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2040 Regional Transportation Plan (RTP)

  1. 2040 RTP
  2. 2040 RTP Appendices
  3. 2040 RTP Maps
  4. 2040 RTP Public Participation
  5. 2040 RTP Vision and Goals
  6. 2040 RTP Fact Sheets
  7. PAG High Capacity Transit Plan
  8. 2030 RTP
  9. Building a Quality Arizona (bqAZ)

PAG's Regional Transportation Plan looks at transportation and funding needs today and 20 to 30 years into the future, identifying transportation solutions and financial strategies. It guides the investment of regional transportation resources in the region’s roadway, bus, pedestrian, bicycle, aviation, freight and rail facilities. The RTP, updated to the Regional Mobility and Accessibity Plan or RMAP in 2016, is developed according to regional planning principles and federal guidelines requiring that the RTP:

  • demonstrate financial feasibility
  • meet federal air quality requirements
  • maintain a horizon year of at least 20 years into the future
  • be updated at least every four years

The first such long-range plan for the PAG region was completed in 1981 and was subsequently amended or updated in 1986, 1992, 1993, 1998, 2001, 2004 and 2010. These updates usually include new demographic data and respond to changes in the region’s transportation system needs and resources.

The current 2040 RTP included updated growth projections, adjusted proposed project costs, revised expected revenues, and broad public participation in the planning process. PAG is in the process of updating the long-range 2045 RMAP. PAG also uses corridor and other studies as needed to gather more details that will help inform plan development.

Long-range planning is guided by a vision statement and set of goals developed through extensive public involvement. Long-range plans are updated every four years to include new demographic data and to respond to changes in the region’s transportation system needs and resources. The long-range plan identifies the most efficient improvements to our transportation system so that we can build livable communities for ourselves and future generations.

2040 RTP

The 2040 Regional Transporation Plan was approved on March 29, 2012

On June 29, 2012 an update to the 2040 Regional Transportation Plan was approved, which added 5 new projects, altered 6 existing projects and corrected a few minor errors in maps and charts from the original document.

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2040 RTP Appendices

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2040 RTP Maps

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2040 RTP Public Participation

Public input is an important part of the development of the RTP.  The results of the first phase of public participation, which took place October 2008 through February 2009, are summarized below.

ThinkTank Stakeholder Sessions

As part of our initial public involvement phase, PAG held stakeholder "ThinkTank" sessions throughout December 2008 and January 2009 where participants provided input on values, needs and project ideas for the 2040 RTP. Over 265 participants took part in a ThinkTank session and PAG received over 7,000 comments.  ThinkTank is a group decision-making software that allows participants to provide immediate and anonymous input using laptop computers.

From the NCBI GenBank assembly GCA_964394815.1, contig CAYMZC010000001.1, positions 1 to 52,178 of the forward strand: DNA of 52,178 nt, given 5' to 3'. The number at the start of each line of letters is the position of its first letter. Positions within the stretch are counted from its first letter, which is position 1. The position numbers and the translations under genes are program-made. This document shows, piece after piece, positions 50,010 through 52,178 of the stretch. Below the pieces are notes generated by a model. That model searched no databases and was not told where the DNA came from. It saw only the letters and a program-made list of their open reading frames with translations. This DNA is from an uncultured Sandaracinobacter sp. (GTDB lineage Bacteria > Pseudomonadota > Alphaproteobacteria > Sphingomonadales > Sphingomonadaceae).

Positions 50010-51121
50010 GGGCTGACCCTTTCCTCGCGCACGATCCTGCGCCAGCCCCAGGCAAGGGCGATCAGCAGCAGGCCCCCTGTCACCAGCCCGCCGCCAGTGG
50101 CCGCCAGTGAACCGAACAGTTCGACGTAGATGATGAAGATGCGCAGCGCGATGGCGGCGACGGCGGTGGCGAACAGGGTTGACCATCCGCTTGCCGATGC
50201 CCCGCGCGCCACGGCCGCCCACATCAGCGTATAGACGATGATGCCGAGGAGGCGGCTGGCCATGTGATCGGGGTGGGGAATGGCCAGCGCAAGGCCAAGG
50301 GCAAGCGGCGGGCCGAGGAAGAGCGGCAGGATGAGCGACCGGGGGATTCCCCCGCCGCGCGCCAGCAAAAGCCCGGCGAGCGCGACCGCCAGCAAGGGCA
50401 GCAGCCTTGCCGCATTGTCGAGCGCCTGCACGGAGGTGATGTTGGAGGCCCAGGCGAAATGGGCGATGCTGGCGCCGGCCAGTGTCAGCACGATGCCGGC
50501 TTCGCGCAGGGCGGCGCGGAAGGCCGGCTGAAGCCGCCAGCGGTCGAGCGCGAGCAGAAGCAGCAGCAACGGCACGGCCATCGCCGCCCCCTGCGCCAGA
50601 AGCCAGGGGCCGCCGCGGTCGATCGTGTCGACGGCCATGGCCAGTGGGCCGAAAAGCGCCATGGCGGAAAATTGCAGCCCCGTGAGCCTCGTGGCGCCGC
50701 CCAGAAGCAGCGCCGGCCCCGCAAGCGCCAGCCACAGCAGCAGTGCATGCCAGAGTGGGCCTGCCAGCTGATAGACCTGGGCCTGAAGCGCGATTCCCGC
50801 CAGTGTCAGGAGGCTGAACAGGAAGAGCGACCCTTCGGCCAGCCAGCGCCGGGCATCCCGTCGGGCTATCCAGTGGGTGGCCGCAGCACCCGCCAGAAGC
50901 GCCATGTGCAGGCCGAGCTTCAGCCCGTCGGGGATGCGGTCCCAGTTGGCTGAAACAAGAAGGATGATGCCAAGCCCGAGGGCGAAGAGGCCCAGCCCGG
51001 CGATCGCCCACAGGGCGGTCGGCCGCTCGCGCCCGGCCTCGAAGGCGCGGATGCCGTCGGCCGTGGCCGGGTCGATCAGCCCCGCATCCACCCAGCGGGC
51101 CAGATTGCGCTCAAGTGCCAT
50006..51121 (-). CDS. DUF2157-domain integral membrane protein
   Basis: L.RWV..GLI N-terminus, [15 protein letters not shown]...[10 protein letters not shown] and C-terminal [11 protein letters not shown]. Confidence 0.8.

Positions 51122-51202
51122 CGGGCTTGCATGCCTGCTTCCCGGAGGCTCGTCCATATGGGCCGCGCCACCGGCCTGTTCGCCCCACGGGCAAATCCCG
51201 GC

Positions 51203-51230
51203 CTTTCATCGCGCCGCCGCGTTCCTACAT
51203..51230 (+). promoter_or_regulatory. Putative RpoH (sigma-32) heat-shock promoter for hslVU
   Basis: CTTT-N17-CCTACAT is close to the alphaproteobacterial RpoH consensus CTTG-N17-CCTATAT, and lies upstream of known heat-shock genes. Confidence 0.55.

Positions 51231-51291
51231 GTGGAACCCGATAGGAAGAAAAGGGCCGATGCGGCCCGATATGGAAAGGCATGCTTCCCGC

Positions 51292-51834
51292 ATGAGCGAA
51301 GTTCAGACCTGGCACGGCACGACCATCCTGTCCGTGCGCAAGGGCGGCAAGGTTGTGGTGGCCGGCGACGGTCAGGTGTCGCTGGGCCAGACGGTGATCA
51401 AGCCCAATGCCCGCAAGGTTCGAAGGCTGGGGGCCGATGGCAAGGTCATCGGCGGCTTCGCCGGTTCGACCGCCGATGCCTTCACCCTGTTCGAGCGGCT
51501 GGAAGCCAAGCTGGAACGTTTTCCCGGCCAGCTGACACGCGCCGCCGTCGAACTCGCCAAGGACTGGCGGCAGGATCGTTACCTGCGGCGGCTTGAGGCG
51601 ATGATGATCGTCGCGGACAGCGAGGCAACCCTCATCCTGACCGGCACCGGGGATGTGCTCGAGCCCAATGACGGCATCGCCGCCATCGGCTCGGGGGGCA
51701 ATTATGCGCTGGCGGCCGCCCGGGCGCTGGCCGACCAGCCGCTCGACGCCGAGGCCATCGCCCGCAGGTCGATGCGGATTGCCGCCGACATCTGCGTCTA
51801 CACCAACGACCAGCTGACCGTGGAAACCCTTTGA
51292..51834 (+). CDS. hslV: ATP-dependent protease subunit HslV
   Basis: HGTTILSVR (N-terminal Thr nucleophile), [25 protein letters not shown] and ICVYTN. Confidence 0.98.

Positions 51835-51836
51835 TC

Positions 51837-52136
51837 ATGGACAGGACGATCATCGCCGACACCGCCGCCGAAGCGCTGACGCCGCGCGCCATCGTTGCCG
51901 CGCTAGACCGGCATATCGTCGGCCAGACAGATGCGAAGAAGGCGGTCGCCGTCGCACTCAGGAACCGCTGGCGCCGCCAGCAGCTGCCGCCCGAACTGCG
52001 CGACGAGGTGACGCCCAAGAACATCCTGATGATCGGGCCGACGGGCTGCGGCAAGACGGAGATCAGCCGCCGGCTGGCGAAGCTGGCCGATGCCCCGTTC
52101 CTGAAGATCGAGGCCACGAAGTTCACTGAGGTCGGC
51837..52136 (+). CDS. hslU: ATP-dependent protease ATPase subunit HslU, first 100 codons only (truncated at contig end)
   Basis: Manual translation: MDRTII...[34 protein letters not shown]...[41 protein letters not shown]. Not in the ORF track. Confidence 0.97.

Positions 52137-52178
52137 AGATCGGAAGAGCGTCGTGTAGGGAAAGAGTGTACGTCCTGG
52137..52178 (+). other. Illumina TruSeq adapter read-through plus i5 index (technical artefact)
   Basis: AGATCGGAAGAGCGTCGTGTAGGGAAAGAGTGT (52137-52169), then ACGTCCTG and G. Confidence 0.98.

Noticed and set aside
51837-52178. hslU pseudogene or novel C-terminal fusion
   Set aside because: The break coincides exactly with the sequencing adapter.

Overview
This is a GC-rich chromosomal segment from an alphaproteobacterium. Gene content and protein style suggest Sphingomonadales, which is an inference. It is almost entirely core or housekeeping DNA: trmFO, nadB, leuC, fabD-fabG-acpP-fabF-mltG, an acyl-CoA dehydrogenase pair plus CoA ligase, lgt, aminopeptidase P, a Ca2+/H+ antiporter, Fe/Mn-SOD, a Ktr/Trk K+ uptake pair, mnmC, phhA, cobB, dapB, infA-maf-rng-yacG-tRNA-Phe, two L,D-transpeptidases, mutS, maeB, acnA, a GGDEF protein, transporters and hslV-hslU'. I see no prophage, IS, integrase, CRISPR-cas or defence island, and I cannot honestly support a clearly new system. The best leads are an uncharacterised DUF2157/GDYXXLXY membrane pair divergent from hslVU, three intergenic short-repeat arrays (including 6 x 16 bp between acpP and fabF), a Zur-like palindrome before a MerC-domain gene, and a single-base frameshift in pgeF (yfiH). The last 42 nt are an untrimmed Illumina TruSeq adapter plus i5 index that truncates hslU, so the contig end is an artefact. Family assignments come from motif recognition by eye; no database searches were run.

Participants joined us for a two-hour session where they were asked to:

  • Comment on PAG’s transportation vision and goals for the region
  • Evaluate project ideas and transportation financing alternatives
  • Provide input on specific project improvements for our region and state

ThinkTank Data Analysis

The data that was collected from the ThinkTank sessions were compiled and analyzed.  This information is summarized in the following documents:

  1. Vision and Goals (300KB PDF)
  2. Policies and Solutions (145KB PDF)
  3. Financing Transportation (105KB PDF)
  4. Building a Quality Arizona (bqAZ) (7.8MB PDF)
  5. Projects and programs (161KB PDF)

Public Open Houses

In addition to the ThinkTank sessions, PAG held four Open Houses to solicit additional input into the long range plan.  The Open Houses were held March 18 24, 2009 at the following locations.

  • Joyner Green Valley Public, Green Valley
  • Randolph Clubhouse at Reid Park, Central Tucson
  • Foothills Mall, Northwest Tucson
  • Desert Sky Middle School, East Tucson

At the Open Houses, PAG and jurisdiction staff were available to talk with the public, listen, and answer any questions that arose.  There were many display boards showing various aspects of the plan.  The individuals who attended the open houses were encouraged to fill out and submit aRTP Comment Form.  Over 100 participants attended the open houses and PAG received 29 comment forms.  The comments from the forms are summarized in the following document:

The input from the ThinkTank sessions and first round of open houses helped the task force develop the vision and goals, project list and implementation strategies.

Second Round of Open Houses

Toward the end of the planning process, PAG held a second round of open houses to share the 2040 RTP project lists and implementation strategies with the public and receive their feedback. The three open houses were held in March 2010 in the same locations above, expect for the East Tucson location which had poor attendance in 2009. The open houses gave the public an additional opportunity to learn how PAG plans for the region’s transportation future and to provide input on the 2040 RTP. Approximately 80 people attended the open houses.

For both rounds of open houses, a press release was sent to the media and to e-mail distribution lists to announce the open houses and the public comment period

Final phase of public participation

A public notice was published to encourage public comment on the final draft, and a public hearing was held on July 1, 2010, at the PAG Regional Council meeting. 

Additionally, PAG received 99 comment forms during the final 30-day public comment period.

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2040 RTP Vision and Goals

In late 2006, the population of the PAG region reached the 1 million mark. This is a testament to the many factors that make the Tucson area a great place to live. However, together we can make this an even better place to live, improving the quality of life through thoughtful transportation planning. The 2040 RTP Task Force reviewed the extensive public comments to develop the following vision and goals that reflect the diversity of our region.

Recommended 2040 RTP Vision and Goals